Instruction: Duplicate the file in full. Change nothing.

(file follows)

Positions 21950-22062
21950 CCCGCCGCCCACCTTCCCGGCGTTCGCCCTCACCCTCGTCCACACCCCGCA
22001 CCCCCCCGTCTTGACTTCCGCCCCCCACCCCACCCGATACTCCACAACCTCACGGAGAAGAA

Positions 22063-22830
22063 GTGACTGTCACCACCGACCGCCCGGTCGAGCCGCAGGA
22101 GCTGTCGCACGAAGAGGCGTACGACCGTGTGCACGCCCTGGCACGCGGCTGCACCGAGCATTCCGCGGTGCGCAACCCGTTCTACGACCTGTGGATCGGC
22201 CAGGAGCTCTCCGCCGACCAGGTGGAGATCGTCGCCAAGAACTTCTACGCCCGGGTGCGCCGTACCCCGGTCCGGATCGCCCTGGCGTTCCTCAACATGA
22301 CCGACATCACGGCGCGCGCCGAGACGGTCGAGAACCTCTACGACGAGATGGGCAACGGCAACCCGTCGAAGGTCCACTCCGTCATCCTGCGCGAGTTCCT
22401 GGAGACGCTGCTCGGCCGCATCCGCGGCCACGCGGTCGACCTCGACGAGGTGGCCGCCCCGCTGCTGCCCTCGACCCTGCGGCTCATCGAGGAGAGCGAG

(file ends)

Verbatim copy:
Positions 21950-22062
21950 CCCGCCGCCCACCTTCCCGGCGTTCGCCCTCACCCTCGTCCACACCCCGCA
22001 CCCCCCCGTCTTGACTTCCGCCCCCCACCCCACCCGATACTCCACAACCTCACGGAGAAGAA

Positions 22063-22830
22063 GTGACTGTCACCACCGACCGCCCGGTCGAGCCGCAGGA
22101 GCTGTCGCACGAAGAGGCGTACGACCGTGTGCACGCCCTGGCACGCGGCTGCACCGAGCATTCCGCGGTGCGCAACCCGTTCTACGACCTGTGGATCGGC
22201 CAGGAGCTCTCCGCCGACCAGGTGGAGATCGTCGCCAAGAACTTCTACGCCCGGGTGCGCCGTACCCCGGTCCGGATCGCCCTGGCGTTCCTCAACATGA
22301 CCGACATCACGGCGCGCGCCGAGACGGTCGAGAACCTCTACGACGAGATGGGCAACGGCAACCCGTCGAAGGTCCACTCCGTCATCCTGCGCGAGTTCCT
22401 GGAGACGCTGCTCGGCCGCATCCGCGGCCACGCGGTCGACCTCGACGAGGTGGCCGCCCCGCTGCTGCCCTCGACCCTGCGGCTCATCGAGGAGAGCGAG